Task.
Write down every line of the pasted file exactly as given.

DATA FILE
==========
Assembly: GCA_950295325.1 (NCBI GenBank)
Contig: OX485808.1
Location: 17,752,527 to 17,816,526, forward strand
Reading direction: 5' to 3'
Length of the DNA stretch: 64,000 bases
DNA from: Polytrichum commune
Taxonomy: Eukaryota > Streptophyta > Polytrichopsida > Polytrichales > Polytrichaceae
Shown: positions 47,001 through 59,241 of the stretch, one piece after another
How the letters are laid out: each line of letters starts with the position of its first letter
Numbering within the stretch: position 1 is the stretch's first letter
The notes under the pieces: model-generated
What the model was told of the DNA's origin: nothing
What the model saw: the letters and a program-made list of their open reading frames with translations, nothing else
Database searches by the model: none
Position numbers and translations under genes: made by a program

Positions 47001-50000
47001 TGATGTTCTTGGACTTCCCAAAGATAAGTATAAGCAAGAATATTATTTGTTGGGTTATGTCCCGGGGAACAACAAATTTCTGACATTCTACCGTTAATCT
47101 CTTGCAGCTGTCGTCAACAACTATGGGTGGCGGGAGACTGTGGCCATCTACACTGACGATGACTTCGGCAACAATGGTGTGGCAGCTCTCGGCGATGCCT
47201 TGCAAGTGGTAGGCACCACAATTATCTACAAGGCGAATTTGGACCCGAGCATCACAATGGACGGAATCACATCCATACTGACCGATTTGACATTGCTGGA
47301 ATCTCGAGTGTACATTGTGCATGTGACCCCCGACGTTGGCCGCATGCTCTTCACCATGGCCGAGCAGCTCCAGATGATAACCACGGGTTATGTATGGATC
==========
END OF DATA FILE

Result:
Assembly: GCA_950295325.1 (NCBI GenBank)
Contig: OX485808.1
Location: 17,752,527 to 17,816,526, forward strand
Reading direction: 5' to 3'
Length of the DNA stretch: 64,000 bases
DNA from: Polytrichum commune
Taxonomy: Eukaryota > Streptophyta > Polytrichopsida > Polytrichales > Polytrichaceae
Shown: positions 47,001 through 59,241 of the stretch, one piece after another
How the letters are laid out: each line of letters starts with the position of its first letter
Numbering within the stretch: position 1 is the stretch's first letter
The notes under the pieces: model-generated
What the model was told of the DNA's origin: nothing
What the model saw: the letters and a program-made list of their open reading frames with translations, nothing else
Database searches by the model: none
Position numbers and translations under genes: made by a program

Positions 47001-50000
47001 TGATGTTCTTGGACTTCCCAAAGATAAGTATAAGCAAGAATATTATTTGTTGGGTTATGTCCCGGGGAACAACAAATTTCTGACATTCTACCGTTAATCT
47101 CTTGCAGCTGTCGTCAACAACTATGGGTGGCGGGAGACTGTGGCCATCTACACTGACGATGACTTCGGCAACAATGGTGTGGCAGCTCTCGGCGATGCCT
47201 TGCAAGTGGTAGGCACCACAATTATCTACAAGGCGAATTTGGACCCGAGCATCACAATGGACGGAATCACATCCATACTGACCGATTTGACATTGCTGGA
47301 ATCTCGAGTGTACATTGTGCATGTGACCCCCGACGTTGGCCGCATGCTCTTCACCATGGCCGAGCAGCTCCAGATGATAACCACGGGTTATGTATGGATC